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what inspires us

Adam Heisserer

Lake Flato R&D: Passive Solar Tracking

Posted by on 6/21/17 at 03:33pm

Architects have always had to deal with the challenges of solar energy, whether providing protection from it, or leveraging it for energy and daylight.  Like many other challenges, we have a habit of throwing brute force technology at it to solve the problem at hand. Building technologies of the past were simple and utilitarian by necessity, and today, we are finally returning to the simplicity of the past with elegant, biomemetic solutions. Lake Flato recently established a research and development program with the goal of providing a framework to promote innovative thinking in the integration of design and sustainability. This is the first in a series of posts documenting the initial round of research projects in the Fall of 2016. My challenge was this: to develop a system that rotates to face the sun throughout the day using nothing but solar heat energy from the sun itself, and no technical equipment. Click to Read More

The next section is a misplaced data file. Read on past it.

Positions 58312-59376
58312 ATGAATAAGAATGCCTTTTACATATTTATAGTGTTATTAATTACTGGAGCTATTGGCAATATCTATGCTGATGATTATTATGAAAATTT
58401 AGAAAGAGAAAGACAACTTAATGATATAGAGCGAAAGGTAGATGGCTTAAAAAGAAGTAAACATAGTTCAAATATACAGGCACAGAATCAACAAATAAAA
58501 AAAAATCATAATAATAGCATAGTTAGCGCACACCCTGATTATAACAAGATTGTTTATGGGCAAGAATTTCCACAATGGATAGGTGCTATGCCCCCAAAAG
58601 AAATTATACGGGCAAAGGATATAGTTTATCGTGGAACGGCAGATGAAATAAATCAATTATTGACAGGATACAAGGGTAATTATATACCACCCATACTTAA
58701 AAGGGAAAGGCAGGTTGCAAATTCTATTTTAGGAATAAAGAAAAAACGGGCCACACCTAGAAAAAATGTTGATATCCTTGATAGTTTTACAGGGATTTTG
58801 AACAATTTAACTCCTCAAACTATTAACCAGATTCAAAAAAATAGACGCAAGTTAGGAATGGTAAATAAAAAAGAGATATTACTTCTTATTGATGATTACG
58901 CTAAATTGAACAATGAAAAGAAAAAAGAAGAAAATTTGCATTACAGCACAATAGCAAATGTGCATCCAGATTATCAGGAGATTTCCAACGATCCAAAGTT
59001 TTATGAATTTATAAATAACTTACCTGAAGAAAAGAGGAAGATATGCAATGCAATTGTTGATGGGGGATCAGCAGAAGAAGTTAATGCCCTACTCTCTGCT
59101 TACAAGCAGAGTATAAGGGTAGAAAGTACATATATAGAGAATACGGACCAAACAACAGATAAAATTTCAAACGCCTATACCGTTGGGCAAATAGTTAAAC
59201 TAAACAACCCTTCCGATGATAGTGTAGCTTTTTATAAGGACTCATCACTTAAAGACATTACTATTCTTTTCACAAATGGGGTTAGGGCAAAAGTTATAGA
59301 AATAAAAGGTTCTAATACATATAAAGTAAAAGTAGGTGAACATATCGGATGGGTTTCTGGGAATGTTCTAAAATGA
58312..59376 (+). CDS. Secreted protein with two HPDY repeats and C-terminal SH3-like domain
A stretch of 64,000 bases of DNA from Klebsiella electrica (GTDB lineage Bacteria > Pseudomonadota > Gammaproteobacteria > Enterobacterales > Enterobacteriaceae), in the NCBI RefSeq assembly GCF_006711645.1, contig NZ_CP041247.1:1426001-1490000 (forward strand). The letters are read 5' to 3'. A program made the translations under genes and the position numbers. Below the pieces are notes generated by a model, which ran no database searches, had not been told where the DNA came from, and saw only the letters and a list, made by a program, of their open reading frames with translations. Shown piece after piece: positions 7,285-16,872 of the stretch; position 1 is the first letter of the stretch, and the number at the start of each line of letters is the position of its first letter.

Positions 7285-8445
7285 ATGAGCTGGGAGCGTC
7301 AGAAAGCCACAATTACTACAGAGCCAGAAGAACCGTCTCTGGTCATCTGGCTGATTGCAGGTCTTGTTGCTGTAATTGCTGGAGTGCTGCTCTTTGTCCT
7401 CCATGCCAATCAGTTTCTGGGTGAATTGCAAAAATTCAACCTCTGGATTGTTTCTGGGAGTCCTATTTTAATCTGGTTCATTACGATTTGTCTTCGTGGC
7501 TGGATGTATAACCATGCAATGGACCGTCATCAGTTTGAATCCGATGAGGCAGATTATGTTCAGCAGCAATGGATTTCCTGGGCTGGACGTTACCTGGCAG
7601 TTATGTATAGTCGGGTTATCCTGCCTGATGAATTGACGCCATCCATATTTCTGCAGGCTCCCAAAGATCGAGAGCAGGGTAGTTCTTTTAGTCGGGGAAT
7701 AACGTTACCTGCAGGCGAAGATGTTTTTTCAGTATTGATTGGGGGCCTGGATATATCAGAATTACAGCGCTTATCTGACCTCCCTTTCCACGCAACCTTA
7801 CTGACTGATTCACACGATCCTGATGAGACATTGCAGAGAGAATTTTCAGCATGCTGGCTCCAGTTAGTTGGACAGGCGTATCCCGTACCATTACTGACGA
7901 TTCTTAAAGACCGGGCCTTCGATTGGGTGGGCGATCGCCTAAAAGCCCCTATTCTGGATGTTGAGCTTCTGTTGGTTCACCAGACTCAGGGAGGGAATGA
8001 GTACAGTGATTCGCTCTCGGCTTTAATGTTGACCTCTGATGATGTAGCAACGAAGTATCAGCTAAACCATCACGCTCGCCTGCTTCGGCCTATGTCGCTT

Corey Squire

Why Do Buildings Use Energy?

Posted by on 6/15/17 at 02:44pm

Ask “why did the chicken crossed the road?” and you’ll likely hear a common answer, “to get to the other side”. This may be true, but it’s only part of the story. Click to Read More

Greg Papay

Friends – Much like in business and higher education, the landscape of leadership and learning is transforming in the K-12 world. Grant Lichtman, a former client, is one of the strongest voices arguing for fundamental changes in how we educate our students. In his most recent blog post, Grant champions that architects have the types of qualities that would create successful school leadership and cites our very own Schools Studio as an example. Enjoy! Click to Read More